Errors logged as 'nut loose on the keyboard' were - ahem - not a hardware problem

On Call Welcome once again, dear reader, to On-Call, The Register's Friday feature in which we share readers' tales of being asked to address avoidable annoyances.

This week, meet a reader we'll Regomize as "Tom" who once worked as the sysadmin supporting a large software development team.

"We had an in-house developed problem ticket system written in Perl 4," Tom told On-Call. "It worked, we were familiar with it and we liked it."

But Tom's boss "really wanted a commercial product."

A little probing by Tom revealed that what he actually wanted was a dashboard that would pump out statistics he could use in monthly reports.

The in-house system lacked such a feature - but the chap who wrote it had a background in statistics so was put to work building a system that would email useful data to the boss.

The team quickly decided that basic statistics like the number of tickets opened and closed was the sort of thing the boss needed. Then they got creative - they started to look for odd correlations they thought the boss might appreciate.

Tom described one of them as "really weird."

"We had five developers named 'Bob' on the team and there was a very high correlation between developers with that name and errors that we tagged as a hardware problem but were really caused by a 'nut loose on keyboard'." Tom suggested another name for such errors is a Reg favorite: PEBCAK, or Problem Exists Between Chair And Keyboard.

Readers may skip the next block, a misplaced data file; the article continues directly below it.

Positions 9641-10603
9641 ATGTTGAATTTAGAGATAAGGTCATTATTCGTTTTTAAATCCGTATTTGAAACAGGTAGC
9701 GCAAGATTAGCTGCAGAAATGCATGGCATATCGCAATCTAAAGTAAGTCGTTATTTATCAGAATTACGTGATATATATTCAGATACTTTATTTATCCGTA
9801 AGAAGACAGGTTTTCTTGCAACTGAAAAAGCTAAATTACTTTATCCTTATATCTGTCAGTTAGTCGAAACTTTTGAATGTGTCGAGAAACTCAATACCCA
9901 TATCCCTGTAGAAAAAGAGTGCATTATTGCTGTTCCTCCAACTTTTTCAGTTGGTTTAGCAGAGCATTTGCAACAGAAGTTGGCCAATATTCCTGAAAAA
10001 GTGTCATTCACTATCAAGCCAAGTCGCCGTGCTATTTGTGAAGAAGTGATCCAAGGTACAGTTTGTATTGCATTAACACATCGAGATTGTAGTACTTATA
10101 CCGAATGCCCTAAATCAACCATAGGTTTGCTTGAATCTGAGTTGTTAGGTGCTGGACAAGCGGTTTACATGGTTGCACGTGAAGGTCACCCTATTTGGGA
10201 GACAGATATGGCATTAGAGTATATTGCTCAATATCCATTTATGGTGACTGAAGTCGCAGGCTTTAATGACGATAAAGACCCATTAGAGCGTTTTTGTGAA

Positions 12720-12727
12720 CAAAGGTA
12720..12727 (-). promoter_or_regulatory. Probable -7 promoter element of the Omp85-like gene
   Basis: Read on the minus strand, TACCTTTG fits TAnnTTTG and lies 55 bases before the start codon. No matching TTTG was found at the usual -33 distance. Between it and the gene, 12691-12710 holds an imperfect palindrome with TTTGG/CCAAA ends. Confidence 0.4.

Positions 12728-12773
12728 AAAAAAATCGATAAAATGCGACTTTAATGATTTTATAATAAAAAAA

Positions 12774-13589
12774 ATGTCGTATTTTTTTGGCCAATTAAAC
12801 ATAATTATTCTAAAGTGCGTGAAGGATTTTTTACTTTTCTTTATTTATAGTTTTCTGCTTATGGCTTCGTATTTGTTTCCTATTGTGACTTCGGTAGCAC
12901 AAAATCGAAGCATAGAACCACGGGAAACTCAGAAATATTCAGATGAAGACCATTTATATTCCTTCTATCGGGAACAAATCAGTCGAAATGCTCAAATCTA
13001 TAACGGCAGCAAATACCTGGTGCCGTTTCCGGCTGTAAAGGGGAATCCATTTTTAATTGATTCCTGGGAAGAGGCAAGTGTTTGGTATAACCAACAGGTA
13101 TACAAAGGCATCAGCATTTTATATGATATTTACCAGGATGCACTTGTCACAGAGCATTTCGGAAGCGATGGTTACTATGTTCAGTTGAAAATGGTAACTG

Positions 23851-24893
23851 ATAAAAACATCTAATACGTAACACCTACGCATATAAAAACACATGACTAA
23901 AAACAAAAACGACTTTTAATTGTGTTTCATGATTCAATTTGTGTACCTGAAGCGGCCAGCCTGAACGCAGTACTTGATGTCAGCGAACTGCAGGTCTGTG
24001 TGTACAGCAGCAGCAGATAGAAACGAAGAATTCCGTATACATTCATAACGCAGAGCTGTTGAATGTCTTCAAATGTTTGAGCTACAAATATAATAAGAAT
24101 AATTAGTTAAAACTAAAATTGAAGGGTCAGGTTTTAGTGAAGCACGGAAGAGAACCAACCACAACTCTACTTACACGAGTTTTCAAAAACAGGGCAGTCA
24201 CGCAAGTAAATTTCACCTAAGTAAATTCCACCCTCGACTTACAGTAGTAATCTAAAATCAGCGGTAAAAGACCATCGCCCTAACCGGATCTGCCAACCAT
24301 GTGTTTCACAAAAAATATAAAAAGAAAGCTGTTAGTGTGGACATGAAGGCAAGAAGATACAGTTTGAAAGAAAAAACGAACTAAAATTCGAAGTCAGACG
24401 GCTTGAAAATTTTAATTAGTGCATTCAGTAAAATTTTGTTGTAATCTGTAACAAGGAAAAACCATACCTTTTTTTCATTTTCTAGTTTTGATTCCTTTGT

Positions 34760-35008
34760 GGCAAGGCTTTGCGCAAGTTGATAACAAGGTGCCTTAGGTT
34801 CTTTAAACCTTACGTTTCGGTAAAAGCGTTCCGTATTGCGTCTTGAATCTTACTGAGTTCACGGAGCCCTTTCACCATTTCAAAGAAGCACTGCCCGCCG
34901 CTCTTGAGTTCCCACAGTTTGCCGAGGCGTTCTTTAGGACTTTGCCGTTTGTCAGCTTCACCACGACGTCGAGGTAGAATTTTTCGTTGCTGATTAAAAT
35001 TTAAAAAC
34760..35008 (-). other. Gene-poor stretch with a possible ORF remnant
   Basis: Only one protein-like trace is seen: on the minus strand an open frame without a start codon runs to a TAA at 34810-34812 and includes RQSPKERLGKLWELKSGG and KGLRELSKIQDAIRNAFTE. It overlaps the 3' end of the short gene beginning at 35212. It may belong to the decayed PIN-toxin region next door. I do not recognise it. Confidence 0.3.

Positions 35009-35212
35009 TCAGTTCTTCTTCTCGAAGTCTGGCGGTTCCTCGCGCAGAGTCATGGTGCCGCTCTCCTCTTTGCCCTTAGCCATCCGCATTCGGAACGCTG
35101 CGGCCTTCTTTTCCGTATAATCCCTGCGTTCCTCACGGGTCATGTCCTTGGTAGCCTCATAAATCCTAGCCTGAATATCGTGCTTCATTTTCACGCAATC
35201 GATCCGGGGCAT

Whatever you call them, coders named Bob raised 80 percent of the tickets, and 80 percent of the code clangers were written by Bobs.

Tom and his colleagues therefore started tracking what they called "The Bob rating" and very much enjoyed tracking it.

Eventually the team hired a new lead developer - whose name was not Bob.

But he logged tickets like a Bob. "He started logging PEBCAK after PEBCAK," Tom recalled. "The entire team of admins was really disappointed because it was ruining our Bob numbers."

After what Tom described as a "discussion that took place over a 'business' lunch" a decision was taken to rename the lead developer "Bob" in the ticketing system.

"He wouldn't know, but it would restore the balance in the universe," Tom reasoned.

The scheme came undone when, at a team meeting, a trouble ticket written by "Bob" was discussed and the lead developer recognized it as his own work.

"Two weeks later we installed Remedy" - the commercial trouble ticket system now owned by BMC.

Have you concocted strange statistics to track your IT shop? If so, click here to email your story to On-Call and we may put your tale the front of the queue on a future Friday. ®

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